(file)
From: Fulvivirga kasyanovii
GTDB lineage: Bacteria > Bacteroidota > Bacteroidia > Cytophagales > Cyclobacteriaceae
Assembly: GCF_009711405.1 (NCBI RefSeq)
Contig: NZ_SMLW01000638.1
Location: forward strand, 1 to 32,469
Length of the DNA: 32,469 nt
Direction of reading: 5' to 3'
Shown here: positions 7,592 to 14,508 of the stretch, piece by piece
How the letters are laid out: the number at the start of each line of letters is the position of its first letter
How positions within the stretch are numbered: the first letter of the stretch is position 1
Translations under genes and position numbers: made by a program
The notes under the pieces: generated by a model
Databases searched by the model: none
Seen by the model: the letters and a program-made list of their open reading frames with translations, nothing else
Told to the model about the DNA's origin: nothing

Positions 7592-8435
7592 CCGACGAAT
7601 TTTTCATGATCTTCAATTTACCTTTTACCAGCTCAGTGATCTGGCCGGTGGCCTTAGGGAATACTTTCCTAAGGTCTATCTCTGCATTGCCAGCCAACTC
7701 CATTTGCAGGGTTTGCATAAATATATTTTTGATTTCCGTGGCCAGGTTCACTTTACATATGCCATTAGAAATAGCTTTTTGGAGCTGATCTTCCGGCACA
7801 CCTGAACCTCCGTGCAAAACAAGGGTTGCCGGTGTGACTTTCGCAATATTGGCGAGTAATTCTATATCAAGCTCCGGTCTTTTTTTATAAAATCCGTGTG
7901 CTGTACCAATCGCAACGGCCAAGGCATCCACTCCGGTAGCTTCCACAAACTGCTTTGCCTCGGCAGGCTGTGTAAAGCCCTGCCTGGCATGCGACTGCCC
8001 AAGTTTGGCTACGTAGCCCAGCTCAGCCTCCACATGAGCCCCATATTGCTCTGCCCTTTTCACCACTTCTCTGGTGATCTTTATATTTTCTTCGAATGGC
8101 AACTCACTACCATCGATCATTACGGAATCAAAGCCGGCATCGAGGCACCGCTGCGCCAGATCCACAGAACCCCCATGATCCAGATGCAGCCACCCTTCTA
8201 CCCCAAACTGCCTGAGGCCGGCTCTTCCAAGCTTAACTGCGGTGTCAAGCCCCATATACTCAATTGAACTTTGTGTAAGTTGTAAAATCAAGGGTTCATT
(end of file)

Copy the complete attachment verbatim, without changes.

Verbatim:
From: Fulvivirga kasyanovii
GTDB lineage: Bacteria > Bacteroidota > Bacteroidia > Cytophagales > Cyclobacteriaceae
Assembly: GCF_009711405.1 (NCBI RefSeq)
Contig: NZ_SMLW01000638.1
Location: forward strand, 1 to 32,469
Length of the DNA: 32,469 nt
Direction of reading: 5' to 3'
Shown here: positions 7,592 to 14,508 of the stretch, piece by piece
How the letters are laid out: the number at the start of each line of letters is the position of its first letter
How positions within the stretch are numbered: the first letter of the stretch is position 1
Translations under genes and position numbers: made by a program
The notes under the pieces: generated by a model
Databases searched by the model: none
Seen by the model: the letters and a program-made list of their open reading frames with translations, nothing else
Told to the model about the DNA's origin: nothing

Positions 7592-8435
7592 CCGACGAAT
7601 TTTTCATGATCTTCAATTTACCTTTTACCAGCTCAGTGATCTGGCCGGTGGCCTTAGGGAATACTTTCCTAAGGTCTATCTCTGCATTGCCAGCCAACTC
7701 CATTTGCAGGGTTTGCATAAATATATTTTTGATTTCCGTGGCCAGGTTCACTTTACATATGCCATTAGAAATAGCTTTTTGGAGCTGATCTTCCGGCACA
7801 CCTGAACCTCCGTGCAAAACAAGGGTTGCCGGTGTGACTTTCGCAATATTGGCGAGTAATTCTATATCAAGCTCCGGTCTTTTTTTATAAAATCCGTGTG
7901 CTGTACCAATCGCAACGGCCAAGGCATCCACTCCGGTAGCTTCCACAAACTGCTTTGCCTCGGCAGGCTGTGTAAAGCCCTGCCTGGCATGCGACTGCCC
8001 AAGTTTGGCTACGTAGCCCAGCTCAGCCTCCACATGAGCCCCATATTGCTCTGCCCTTTTCACCACTTCTCTGGTGATCTTTATATTTTCTTCGAATGGC
8101 AACTCACTACCATCGATCATTACGGAATCAAAGCCGGCATCGAGGCACCGCTGCGCCAGATCCACAGAACCCCCATGATCCAGATGCAGCCACCCTTCTA
8201 CCCCAAACTGCCTGAGGCCGGCTCTTCCAAGCTTAACTGCGGTGTCAAGCCCCATATACTCAATTGAACTTTGTGTAAGTTGTAAAATCAAGGGTTCATT